FAIRBANKS — Throughout my career in the food and beverage industry, I’ve had the opportunity to work with and meet some talented individuals. There is one thing that each one of these great cooks have in common — it’s a keen sense of taste and knowing what a recipe needs in order to take it from good to great.
Whether you’re dining in one of Fairbanks’ finest restaurants, or a tiny hole-in-the-wall establishment (in Fairbanks, these can be one-in-the-same — which is why I love this town), the meal you’re enjoying has been worked over, modified, tested and changed multiple times to make it menu-worthy. Bottom line: Don’t be afraid to experiment in your own kitchen. It takes time, creativity and experimentation to take your meals from good to great. Don’t be afraid of messing up and spoiling a meal. (Keep a couple packets of Top Ramen on your shelf; it’s what your kids want for dinner anyway.)
I have the great opportunity to teach a class again at the Culinary Arts School through the CTC program, and again I am surrounded by an amazing group of students. One of my students recently came across a clever measurement guide and I thought I would pass it along.
I’ve been working on some simple and fast recipes at home. Each of the following recipes would be delicious with a smidgen of heat, or a tad of vinegar. Experiment! (Don’t be put off by the number of ingredients in this next recipe — it’s simple, and it’s quick!)
Keema Beef Curry
1 tablespoon vegetable oil
1 1/2 pounds ground lean sirloin
1 large onion diced
2 tablespoons grated ginger
2 large cloves of garlic minced
1 1/2 tablespoons Madres curry powder
1 large waxy potato, peeled and cut into 1/2 inch dice
1 1/2 cups chicken broth
1 14-ounce can diced tomato and juice
1 14-ounce can coconut milk
1 handful frozen peas
Rough chopped cilantro for garnish
Salt and pepper to taste
In a large skillet heat the oil and brown the meat, breaking it up into chunks. Add the onion, ginger, garlic, and curry powder. Season with salt and pepper. Simmer until onion is soft.
Add the potato, broth, coconut milk, and tomato with juice. Cover and simmer until the potato is cooked. About 15 minutes. Add the peas, smash some of the potatoes with the back of a spoon. Serve with rice and garnish with cilantro.
This next dish requires a few special seasonings, the fenugreek seeds are sold in the spice bulk bins at your favorite grocery store. Cardamom pods are not cardamom seeds — these are sometimes in the same bulk foods sections or try the great selection of spices over at Sunshine Foods. This second recipe isn’t as easy or as quick as the first dish, but it’s not difficult, and it’s well worth the time.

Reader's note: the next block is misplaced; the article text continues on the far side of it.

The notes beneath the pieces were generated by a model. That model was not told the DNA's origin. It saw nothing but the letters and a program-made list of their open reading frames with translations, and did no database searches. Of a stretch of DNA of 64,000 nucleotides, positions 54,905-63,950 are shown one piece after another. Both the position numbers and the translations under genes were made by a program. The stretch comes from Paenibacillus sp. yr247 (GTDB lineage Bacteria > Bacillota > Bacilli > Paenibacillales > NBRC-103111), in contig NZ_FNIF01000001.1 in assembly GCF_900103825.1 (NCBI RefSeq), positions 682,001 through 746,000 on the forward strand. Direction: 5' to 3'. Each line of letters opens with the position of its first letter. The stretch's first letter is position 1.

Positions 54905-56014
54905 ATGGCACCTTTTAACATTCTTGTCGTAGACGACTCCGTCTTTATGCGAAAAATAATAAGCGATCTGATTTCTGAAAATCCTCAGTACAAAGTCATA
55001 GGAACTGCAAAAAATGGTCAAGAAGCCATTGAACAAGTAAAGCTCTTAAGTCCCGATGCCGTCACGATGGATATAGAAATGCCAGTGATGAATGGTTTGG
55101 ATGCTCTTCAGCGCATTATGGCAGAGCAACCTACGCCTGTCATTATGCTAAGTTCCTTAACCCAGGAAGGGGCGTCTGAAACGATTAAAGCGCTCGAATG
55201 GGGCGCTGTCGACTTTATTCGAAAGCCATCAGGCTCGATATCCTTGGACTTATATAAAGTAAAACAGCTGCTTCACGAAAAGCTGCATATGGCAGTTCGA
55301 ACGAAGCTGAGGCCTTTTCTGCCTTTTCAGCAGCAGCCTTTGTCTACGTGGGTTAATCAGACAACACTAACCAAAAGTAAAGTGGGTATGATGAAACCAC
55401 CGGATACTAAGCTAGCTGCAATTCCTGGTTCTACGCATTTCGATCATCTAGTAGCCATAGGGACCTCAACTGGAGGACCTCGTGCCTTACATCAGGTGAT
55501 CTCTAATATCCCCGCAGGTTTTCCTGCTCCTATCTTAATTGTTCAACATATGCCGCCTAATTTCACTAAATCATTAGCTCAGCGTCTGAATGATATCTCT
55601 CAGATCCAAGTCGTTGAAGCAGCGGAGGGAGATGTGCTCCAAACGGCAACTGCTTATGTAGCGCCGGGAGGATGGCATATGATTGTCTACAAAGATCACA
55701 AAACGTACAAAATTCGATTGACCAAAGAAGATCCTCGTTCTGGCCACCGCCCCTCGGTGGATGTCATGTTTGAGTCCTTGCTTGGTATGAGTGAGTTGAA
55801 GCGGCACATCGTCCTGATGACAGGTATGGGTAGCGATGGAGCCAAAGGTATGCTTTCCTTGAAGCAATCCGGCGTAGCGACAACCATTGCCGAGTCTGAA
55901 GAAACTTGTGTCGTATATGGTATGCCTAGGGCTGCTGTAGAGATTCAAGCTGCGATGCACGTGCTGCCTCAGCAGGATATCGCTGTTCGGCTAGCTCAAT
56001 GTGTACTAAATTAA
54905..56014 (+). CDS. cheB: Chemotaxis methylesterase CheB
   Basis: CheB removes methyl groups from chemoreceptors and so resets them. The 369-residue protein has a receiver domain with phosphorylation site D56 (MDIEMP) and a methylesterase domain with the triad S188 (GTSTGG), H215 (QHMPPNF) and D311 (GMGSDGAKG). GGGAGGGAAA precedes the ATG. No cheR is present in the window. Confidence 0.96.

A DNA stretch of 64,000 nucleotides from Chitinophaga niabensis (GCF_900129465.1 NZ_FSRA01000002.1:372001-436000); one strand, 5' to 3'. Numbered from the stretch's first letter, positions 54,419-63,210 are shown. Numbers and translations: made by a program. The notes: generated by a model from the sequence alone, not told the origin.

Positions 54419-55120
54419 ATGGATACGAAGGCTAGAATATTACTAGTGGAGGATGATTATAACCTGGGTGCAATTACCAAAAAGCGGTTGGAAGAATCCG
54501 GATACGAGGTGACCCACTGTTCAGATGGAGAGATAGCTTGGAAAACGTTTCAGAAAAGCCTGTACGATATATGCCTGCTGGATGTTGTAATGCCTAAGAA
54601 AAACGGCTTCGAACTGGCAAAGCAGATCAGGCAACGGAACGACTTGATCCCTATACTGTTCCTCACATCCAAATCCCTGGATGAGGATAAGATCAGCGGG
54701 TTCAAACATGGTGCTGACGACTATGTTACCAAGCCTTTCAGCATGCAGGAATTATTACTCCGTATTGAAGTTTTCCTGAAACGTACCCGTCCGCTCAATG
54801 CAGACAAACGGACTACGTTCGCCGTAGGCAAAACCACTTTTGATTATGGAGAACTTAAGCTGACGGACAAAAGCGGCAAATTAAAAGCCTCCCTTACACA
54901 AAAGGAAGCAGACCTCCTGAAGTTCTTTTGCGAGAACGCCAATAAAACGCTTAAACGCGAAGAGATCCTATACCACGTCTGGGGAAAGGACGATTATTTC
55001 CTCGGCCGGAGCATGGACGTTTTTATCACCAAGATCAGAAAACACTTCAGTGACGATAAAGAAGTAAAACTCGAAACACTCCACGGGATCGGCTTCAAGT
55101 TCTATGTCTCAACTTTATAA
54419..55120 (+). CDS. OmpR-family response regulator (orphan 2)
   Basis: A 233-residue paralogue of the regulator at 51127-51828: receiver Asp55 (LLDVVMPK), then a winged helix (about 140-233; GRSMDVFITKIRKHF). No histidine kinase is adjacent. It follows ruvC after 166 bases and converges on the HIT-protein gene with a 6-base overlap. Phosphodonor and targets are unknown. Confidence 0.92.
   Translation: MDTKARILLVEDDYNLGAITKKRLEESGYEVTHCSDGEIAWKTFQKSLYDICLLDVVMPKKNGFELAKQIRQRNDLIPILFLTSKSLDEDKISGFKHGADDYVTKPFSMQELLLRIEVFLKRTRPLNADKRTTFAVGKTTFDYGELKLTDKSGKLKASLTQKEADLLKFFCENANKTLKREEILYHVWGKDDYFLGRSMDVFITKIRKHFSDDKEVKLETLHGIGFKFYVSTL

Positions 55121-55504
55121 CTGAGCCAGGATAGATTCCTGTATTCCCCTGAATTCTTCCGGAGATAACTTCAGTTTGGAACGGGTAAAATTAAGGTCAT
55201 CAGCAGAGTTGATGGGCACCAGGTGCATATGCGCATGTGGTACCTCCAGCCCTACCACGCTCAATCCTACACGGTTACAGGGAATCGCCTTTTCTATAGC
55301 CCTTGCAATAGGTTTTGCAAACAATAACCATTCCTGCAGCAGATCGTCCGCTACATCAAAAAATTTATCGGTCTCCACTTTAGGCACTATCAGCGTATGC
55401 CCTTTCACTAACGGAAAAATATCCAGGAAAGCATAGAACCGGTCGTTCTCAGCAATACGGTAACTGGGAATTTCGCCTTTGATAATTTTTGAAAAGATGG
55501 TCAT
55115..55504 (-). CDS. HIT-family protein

Kukul Mas Curry
3 pounds cut up chicken, (bone in your choice, shin off your choice — bone in will need to cook a little longer)
3 tablespoons oil
1/4 teaspoon fenugreek seeds
3 bay leaves
2 large onions finely chopped
5 cloves garlic minced
2 teaspoons ginger finely grated
1 teaspoon ground turmeric
1 teaspoon chili powder
1 teaspoon ground cumin
1/2 teaspoon ground fennel
2 teaspoons paprika
2 teaspoons salt
1 tablespoon ground coriander
2 tablespoons vinegar
1 14-ounce can chopped tomatoes with juice
6 cardamom pods crushed
1 stick cinnamon
1 stalk of lemon grass, bruised
1 cup coconut milk
If using bone-in chicken, cut the breasts into thirds. In a large saucepot heat the oil and fry the fenugreek seeds until they start to brown, add the onions, garlic, ginger and fry until the onions are soft and golden brown. Add the turmeric, chili powder, cumin, fennel, paprika, salt, coriander and vinegar. Stir well. Add the chicken stirring over medium heat, until the chicken is thoroughly coated with spices. Add the tomatoes, cardamom, cinnamon and lemon grass. Cook, covered until chicken is cooked. Bone-in chicken will take about 40 minutes, boneless chicken will take about 30 minutes. Uncover and add coconut milk. Adjust season with salt and pepper. Serve with rice.
I would serve these with either a fruity malbec or a vouvrey, both would be a good pairing. Enjoy.
As always, please contact me for any food-related questions, comments, or concerns. I enjoy hearing from you. One final thought — a big shout out to my friend Mary Rose, cancer free!
Darryl Allan is food and beverage director for Fountainhead Hotels, which includes Zach’s Restaurant at Sophie Station Hotel. He enjoys sharing his passion for fun, creative and great-tasting food. Email him at firstname.lastname@example.org.
A hint tiny amount (1/2 drop)
A drop 1/64 teaspoon (1/2 smidgen)
A smidgen 1/32 teaspoon (1/2 pinch)
A pinch 1/16 teaspoon (1/2 dash)
A dash 1/8 teaspoon (1/2 tad)
A tad 1/4 teaspoon